School of Engineering Colloquium Series

May 11, 2011

The monthly School of Engineering colloquium series is developed for our graduate students, faculty and researchers. Colloquia cover a variety of high impact topics within engineering and computer science from speakers who have made major contributions in their fields and can address their effect on science, technology and society.

SCHEDULE

Speaker: Hirohisa Tanaka, PhD
Topic: Science to the real world: Automotive catalysts and fuel cells

Date: Thursday, March 22, 2012
Time:
9:30 am - 10:30 am
Location:
Auditorium, Centennial Engineering Center (CEC Room 1041)

Daihatsu Executive Scientist Hirohisa Tanaka will introduce the world’s first self-regenerative intelligent catalyst and his vision for new generation Zero Emission Vehicles. He will also discuss the philosophy and background of the joint Daihatsu-UNM research.

Abstract

In just under three years, School of Engineering researchers developed the catalysts needed for the world’s first platinum-free fuel cell for the FC ShoCase, a concept car designed by Daihatsu Motor Corporation. Daihatsu is a member of the "Toyota family" and manufactures small cars almost exclusively for the Japanese domestic market. The car premiered at the 42nd Tokyo Motor Show in December, 2011.

Daihatsu lead scientist Hirohisa Tanaka (at left) had a great vision for the new generation Zero Emission Vehicles (ZEV). The fuel for this unusual ZEV is hydrazine hydrate – a water solution of hydrazine that can be safely stored and used as a liquid fuel. As the fuel is oxidized on the anode of the fuel cell, only nitrogen and water is produced, making it a true ZEV.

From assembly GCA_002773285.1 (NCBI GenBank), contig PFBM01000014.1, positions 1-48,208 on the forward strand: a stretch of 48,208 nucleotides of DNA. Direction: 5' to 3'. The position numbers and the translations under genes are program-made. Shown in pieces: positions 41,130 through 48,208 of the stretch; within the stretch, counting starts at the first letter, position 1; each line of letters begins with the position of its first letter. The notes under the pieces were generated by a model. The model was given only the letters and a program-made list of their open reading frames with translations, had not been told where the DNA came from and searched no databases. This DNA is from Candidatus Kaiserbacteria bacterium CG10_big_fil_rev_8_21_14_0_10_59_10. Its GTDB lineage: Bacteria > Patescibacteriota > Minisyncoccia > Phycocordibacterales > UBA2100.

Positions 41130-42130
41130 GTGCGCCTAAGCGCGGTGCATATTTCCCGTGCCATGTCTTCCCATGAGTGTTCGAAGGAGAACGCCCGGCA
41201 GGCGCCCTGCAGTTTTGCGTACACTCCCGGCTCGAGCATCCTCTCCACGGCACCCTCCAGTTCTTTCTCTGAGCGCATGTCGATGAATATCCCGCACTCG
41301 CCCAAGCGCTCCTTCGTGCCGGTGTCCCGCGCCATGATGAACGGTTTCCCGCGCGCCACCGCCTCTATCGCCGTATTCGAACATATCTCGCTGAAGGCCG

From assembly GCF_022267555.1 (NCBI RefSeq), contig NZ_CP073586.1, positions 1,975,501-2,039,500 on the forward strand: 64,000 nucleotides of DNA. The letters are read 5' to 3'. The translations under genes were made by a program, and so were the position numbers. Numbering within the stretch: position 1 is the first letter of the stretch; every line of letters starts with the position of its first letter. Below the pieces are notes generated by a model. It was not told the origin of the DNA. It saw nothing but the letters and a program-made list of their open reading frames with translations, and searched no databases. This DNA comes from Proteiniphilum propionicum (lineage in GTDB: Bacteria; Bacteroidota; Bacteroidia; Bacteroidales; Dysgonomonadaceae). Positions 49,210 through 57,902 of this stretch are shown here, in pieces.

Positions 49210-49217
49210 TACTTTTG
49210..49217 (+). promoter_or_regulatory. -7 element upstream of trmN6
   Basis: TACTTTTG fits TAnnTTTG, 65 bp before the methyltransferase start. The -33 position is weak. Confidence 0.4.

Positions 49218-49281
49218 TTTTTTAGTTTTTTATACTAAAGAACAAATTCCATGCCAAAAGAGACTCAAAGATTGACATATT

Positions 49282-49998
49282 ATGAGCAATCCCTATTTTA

Prof. Plamen Atanassov heads the research team that developed the anode catalysts for fuel oxidation. The breakthrough fuel cell uses a new type of polymer electrolyte membrane that conducts electricity by exchanging anions (hydroxyls), as opposed to the proton-exchange membranes that are popular today. The membrane allows the use of non-platinum catalysts for both oxidation of fuel on the anode and oxygen reduction on the cathode. The catalyst is stable in an alkaline media and thus can replace platinum catalyst, which dominates in an acidic media. The platinum metal-free fuel cells would be much cheaper to produce than traditional fuel cells that rely on platinum and other expensive materials.

Tanaka's vision crystallized in an unusual industry/university partnership called CAFÉ – Creating Anion-exchange Fuel-cells for Earth. CAFÉ brings together researchers across Japan from academia and government, from private industry and non-profits and it has the participation of Gas Technology Institute (GTI) in Chicago and UNM.